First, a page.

Delifrance – Breaking bread

Posted on 25 Dec 2015 by Callum Bentley

Federico Ercoli breaks bread with Delifrance to learn more about its major investment and the latest trends in rustic bread.

It will come as no surprise to learn that the food industry is the UK’s largest manufacturing sector. It accounts for 15% of UK GVA and for 15% of the national manufacturing workforce.

What is unprecedented though, is the latest surge in demand for premium and artisanal products, in particular within the baked goods sector. IRI data from July confirmed the instore bakery bread market alone is worth £612m.

“With the surge in interest in baking and customers being as discerning over their sandwich carrier as their sandwich filling, we are experiencing an unprecedented demand for affordable, rustic breads,” says managing director, Ian Dobbie.

So, it seems the six-year, £30m investment programme the company just completed at its Southall facility is not short of ambition.

Delifrance UK – founded in 1988 and part of the NutriXo Group since 2001 – now offers three bread ranges after having completely revamped the site acquired in 2009 from Le Pain Croustillant.

The company installed a brand new stone baked bread line and included a new innovation and development bakery area, as well as a 500-pallet dry goods warehouse with automated management system. If it sounds impressive it’s because it is.

40 new positions have been created with the new line.
40 new positions have been created with the new line.

The target? Dobbie, who has been with the company for 15 years, is adamant. “We didn’t want to develop in areas that were very commodity driven with no added value. […] We never set out to be the lowest cost producer in the area, our objective is to add value and innovation to the sector,” he tells me.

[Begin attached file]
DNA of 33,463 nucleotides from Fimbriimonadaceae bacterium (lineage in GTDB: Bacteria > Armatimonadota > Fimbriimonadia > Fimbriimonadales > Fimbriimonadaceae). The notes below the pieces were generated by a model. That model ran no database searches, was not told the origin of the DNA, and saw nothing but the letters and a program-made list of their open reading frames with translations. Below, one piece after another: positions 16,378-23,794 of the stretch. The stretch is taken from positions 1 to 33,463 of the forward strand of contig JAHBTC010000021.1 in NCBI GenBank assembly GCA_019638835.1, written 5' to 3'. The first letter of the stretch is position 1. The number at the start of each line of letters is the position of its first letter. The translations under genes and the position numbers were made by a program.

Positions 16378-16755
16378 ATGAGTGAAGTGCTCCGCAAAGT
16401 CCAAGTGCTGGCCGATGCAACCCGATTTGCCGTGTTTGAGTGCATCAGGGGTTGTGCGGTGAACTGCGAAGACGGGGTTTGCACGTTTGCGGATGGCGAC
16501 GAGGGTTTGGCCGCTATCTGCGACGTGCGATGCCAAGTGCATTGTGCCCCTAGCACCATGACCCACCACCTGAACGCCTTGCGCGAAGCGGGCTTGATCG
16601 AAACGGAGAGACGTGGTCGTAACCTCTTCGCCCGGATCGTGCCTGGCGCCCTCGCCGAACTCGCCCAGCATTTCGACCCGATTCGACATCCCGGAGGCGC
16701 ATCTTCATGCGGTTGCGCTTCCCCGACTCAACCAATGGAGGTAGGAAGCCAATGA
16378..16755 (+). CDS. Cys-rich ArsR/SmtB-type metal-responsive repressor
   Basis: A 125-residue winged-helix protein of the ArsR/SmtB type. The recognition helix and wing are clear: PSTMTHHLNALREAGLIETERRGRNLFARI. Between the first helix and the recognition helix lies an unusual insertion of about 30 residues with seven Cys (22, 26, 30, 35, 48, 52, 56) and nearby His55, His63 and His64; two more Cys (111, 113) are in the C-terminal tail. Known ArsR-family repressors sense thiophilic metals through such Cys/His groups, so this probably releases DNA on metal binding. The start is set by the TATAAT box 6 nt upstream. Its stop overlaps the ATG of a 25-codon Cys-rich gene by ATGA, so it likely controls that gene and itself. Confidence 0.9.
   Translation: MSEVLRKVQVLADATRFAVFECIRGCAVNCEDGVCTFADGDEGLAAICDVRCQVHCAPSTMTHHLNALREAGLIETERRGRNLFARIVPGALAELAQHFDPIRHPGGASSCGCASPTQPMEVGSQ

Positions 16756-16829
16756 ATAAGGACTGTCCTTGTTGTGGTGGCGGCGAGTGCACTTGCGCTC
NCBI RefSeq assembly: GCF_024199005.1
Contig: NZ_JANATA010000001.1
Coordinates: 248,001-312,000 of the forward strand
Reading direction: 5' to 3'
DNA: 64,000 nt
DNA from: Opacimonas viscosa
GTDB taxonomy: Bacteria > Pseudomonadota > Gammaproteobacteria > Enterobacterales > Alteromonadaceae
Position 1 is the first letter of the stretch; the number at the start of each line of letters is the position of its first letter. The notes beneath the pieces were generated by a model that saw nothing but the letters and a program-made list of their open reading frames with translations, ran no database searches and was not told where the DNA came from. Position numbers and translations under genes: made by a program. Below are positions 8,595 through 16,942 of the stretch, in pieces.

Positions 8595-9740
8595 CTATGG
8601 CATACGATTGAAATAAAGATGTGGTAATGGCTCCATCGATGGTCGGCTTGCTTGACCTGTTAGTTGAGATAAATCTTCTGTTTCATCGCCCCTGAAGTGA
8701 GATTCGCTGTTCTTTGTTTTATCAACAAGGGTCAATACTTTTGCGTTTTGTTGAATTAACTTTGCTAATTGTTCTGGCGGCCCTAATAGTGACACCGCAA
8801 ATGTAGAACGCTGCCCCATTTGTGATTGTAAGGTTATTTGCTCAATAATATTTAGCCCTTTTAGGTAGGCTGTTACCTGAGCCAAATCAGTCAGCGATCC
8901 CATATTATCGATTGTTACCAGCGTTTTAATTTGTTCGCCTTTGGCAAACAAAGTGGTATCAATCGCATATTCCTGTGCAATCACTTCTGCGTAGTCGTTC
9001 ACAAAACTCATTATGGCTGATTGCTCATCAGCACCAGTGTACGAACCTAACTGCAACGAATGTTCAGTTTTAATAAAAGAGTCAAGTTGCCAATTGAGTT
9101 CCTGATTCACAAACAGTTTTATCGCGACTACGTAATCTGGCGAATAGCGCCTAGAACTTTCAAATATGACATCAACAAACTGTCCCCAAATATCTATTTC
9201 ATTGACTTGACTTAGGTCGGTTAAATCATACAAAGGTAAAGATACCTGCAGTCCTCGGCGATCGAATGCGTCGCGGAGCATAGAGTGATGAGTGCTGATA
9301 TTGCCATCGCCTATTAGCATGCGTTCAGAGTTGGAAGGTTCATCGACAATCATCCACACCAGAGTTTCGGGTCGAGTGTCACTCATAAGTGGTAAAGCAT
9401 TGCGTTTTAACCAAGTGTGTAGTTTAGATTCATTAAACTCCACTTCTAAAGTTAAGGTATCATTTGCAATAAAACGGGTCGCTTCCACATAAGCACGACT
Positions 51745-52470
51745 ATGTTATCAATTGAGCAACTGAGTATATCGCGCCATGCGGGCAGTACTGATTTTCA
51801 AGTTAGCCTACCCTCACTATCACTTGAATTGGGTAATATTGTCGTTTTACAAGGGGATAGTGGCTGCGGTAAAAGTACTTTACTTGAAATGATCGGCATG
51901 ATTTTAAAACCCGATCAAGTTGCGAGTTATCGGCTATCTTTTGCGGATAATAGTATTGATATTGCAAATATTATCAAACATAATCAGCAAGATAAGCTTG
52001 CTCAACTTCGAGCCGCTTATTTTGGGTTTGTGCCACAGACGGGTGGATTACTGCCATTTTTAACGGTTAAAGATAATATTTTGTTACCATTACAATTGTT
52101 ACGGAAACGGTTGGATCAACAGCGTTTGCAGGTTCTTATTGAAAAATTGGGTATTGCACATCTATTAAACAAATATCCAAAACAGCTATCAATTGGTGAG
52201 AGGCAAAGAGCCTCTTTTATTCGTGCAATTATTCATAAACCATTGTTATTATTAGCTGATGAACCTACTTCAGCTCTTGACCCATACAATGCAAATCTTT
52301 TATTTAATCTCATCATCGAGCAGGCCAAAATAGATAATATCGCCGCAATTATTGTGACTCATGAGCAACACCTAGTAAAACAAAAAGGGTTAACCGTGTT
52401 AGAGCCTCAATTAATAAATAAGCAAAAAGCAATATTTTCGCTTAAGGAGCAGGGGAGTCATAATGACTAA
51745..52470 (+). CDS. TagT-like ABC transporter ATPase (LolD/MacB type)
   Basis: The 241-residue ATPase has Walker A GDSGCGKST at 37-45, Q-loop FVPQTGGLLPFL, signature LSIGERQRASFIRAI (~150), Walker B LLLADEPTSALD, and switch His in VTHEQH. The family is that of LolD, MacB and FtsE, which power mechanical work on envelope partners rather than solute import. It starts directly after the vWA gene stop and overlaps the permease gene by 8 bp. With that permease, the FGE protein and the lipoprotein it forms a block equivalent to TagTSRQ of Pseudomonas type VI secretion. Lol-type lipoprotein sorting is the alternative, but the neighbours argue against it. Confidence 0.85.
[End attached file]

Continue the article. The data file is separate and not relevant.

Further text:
However, innovation can come with a cost, and considering the level of automation in the plant, I wondered if employees were the ones that eventually paid the price.

“There’s no doubt, if you look at the numbers of operatives required on the shift on the new line compared to the old line, it is considerably less, but it has to be at a degree for us to remain competitive in the market,” Dobbie explains.

“We created roughly 40 new positions with the new line and I’m pleased to say, the majority of those people were recruited internally,” he adds.

So the machines haven’t quite taken over just yet, but it is undeniable, people need to be trained, and luckily, this is something Dobbie takes pride in doing.

“We do invest in people and we invest in their skills, and the majority of time we’re getting return on that investment back by having them retained and committed to the business,” he says.

Dobbie has no doubts about the commitment that drives Delifrance’s workforce, “While driving off from the factory at 6 o’clock on a Friday evening, I have to go home thinking that the people here want to do their best for the business, that they’re going to work in a safe way and to the highest level of food and safety standard. If I didn’t think that I wouldn’t drive out of that gate in the evening.”